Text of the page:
In France, Md. Teen Scents Hope
Thursday, July 5, 2007
To the perceptive nose, the honey-colored soap in the square plastic bottle is the scent of geraniums and lavender with a touch of vanilla. To 14-year-old Emma Liu, it is also the scent of hope and possibility.
For the shy Bethesda teenager with long, wavy, brown hair, every day is a reminder of the limitations she faces as a visually impaired person in a seeing world. Emma has Stargardt's disease, which affects her central vision. At school, she can't see what her teachers write on the white board, and sometimes it's difficult for her to pick faces out of crowds when people greet her.
But for a few days this month, she was reminded of the abilities she does have. Emma -- who will be a freshman in the fall at Walt Whitman High School -- was one of five blind or visually impaired teenagers invited to a perfume school in Provence designed for young people like her. There, in a four-day course, they were taught the secrets of perfume-making, a process that is less about seeing than about smelling, feeling and imagining.
Olivier Baussan, the founder of the French cosmetic company L'Occitane, started the school in 1998 after seeing a blind woman smelling perfume. It struck him that people, particularly young people, should not be limited by the abilities they lack and instead should be able to capitalize on the skills they possess.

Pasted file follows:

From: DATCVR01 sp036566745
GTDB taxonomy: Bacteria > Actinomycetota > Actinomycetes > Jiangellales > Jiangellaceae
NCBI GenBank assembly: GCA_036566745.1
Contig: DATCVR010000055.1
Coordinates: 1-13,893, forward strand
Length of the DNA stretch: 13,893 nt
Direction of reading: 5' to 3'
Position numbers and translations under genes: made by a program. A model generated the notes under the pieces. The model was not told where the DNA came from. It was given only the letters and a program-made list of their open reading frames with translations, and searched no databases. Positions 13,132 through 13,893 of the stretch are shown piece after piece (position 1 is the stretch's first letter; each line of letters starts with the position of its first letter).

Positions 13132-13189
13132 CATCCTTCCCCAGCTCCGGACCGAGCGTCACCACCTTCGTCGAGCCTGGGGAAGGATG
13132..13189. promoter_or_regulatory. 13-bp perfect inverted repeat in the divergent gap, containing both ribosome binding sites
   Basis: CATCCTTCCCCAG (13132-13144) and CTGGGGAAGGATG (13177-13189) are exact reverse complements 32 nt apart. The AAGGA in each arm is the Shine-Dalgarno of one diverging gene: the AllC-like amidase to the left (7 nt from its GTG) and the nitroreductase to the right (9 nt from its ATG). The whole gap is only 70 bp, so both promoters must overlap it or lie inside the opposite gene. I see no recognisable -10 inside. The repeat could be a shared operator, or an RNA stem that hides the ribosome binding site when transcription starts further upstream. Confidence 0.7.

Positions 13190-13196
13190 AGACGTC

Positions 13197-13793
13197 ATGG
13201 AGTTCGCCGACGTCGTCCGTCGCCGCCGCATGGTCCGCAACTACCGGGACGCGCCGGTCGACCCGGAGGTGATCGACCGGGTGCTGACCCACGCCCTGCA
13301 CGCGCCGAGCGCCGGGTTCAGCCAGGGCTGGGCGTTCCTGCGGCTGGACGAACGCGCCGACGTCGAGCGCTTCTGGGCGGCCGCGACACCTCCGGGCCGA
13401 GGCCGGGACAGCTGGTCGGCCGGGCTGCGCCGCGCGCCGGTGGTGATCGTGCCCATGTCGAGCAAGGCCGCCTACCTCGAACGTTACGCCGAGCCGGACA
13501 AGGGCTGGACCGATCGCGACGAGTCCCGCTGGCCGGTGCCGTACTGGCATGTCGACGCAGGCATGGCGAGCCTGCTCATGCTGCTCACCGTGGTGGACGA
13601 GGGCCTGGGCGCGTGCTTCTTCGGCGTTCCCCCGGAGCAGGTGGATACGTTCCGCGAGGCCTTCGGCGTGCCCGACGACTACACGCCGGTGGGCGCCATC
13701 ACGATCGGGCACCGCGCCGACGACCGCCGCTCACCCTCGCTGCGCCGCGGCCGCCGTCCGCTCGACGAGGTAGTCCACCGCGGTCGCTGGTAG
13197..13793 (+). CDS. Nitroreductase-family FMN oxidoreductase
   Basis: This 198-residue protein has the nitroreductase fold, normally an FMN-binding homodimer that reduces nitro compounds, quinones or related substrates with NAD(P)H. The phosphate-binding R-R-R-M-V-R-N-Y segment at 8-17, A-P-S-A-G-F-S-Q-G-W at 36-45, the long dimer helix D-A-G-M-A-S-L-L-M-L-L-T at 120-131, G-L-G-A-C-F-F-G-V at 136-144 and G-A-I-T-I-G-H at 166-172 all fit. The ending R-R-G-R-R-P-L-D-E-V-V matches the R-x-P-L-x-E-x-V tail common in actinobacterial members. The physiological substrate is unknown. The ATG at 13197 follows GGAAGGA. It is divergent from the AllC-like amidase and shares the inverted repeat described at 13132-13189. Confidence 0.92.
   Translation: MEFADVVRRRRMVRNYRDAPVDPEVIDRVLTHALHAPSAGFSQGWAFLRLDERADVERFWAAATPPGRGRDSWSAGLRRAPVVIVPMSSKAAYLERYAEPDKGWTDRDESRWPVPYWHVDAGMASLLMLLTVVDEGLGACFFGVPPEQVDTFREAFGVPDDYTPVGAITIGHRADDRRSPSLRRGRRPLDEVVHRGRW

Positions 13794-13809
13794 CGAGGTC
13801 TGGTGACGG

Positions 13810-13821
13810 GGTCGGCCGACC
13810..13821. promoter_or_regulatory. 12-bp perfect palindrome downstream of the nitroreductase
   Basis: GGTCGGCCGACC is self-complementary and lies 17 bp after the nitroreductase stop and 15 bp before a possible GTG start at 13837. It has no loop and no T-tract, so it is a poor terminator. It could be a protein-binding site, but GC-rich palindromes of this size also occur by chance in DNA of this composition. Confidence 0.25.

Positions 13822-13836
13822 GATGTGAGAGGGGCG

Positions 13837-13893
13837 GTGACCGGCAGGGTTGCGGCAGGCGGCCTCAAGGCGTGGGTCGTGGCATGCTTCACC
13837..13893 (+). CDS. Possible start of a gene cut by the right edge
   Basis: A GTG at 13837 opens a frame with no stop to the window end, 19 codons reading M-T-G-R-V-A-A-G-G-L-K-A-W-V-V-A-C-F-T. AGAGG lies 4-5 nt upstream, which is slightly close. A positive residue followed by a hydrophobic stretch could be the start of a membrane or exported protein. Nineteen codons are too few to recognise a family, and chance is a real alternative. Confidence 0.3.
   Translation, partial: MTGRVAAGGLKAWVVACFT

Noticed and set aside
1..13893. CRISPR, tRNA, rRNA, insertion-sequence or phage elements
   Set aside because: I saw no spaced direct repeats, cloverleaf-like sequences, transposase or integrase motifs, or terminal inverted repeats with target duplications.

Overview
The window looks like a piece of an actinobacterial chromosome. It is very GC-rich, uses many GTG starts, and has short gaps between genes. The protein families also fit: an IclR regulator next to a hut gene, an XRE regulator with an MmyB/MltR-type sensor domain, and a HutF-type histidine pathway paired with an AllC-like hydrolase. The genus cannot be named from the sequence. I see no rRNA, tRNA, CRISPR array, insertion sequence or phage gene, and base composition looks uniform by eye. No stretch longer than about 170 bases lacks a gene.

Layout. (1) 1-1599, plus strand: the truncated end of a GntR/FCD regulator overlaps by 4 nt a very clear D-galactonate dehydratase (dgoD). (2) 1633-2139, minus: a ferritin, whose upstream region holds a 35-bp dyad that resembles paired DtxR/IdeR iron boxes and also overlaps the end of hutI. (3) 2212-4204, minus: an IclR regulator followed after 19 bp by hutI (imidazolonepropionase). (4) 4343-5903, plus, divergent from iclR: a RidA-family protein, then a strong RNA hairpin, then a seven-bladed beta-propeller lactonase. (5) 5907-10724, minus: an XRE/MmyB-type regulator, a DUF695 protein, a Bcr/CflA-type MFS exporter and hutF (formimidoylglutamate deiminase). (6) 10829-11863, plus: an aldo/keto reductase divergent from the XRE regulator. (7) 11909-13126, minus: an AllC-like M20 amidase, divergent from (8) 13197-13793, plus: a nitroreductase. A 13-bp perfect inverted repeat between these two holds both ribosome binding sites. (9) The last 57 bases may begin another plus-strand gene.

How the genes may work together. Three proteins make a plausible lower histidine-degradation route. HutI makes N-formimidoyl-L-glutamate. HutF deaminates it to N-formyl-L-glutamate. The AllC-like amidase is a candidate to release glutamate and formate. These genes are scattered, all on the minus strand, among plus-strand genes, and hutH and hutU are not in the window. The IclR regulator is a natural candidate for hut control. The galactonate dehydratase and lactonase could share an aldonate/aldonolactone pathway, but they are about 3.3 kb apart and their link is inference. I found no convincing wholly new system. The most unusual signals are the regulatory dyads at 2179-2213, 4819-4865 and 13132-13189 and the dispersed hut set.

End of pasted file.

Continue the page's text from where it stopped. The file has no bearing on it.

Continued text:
Kelly Parisi, who as vice president of communications at the American Foundation for the Blind helped coordinate the trip, said that blind people don't have superior olfactory skills, but because they lack one sense, their others may be more finely tuned.
People who have Stargardt's disease, a form of macular degeneration that most often affects young people, have difficulty processing Vitamin A. The disease is hereditary but relatively rare because both parents must carry the genetic trait to pass it on. About 30,000 people in the United States have Stargardt's disease.
Emma, who was diagnosed with the disease when she was 11, has peripheral vision but cannot see images directly in front of her. Most experts say it is unlikely that she will completely lose her eyesight, but she will require special accommodations.
The disease hasn't prevented Emma from playing basketball and taking up the unicycle -- or being a world traveler.
In Provence, the teenagers were taught how to extract oils from flowers, and they heard from a master perfumer -- or "nose," as they are known in the business. Kate Green, vice president of marketing for fine fragrance for Givaudan, a Swiss fragrance company, said there are about 350 such noses in the world. Most have been handpicked for their olfactory abilities and train for years at exclusive schools, she said.
In crafting their scents, the teenagers were encouraged to draw from their memories as master noses do, Emma said. The goal, they were told, was to take moments from their lives and express them through scent.
The memory that inspired Emma's geranium, lavender and vanilla creation was one that was both hopeful and sad.
Just a few months before Emma turned 13, her mother, Marie Liu, was found to have breast cancer.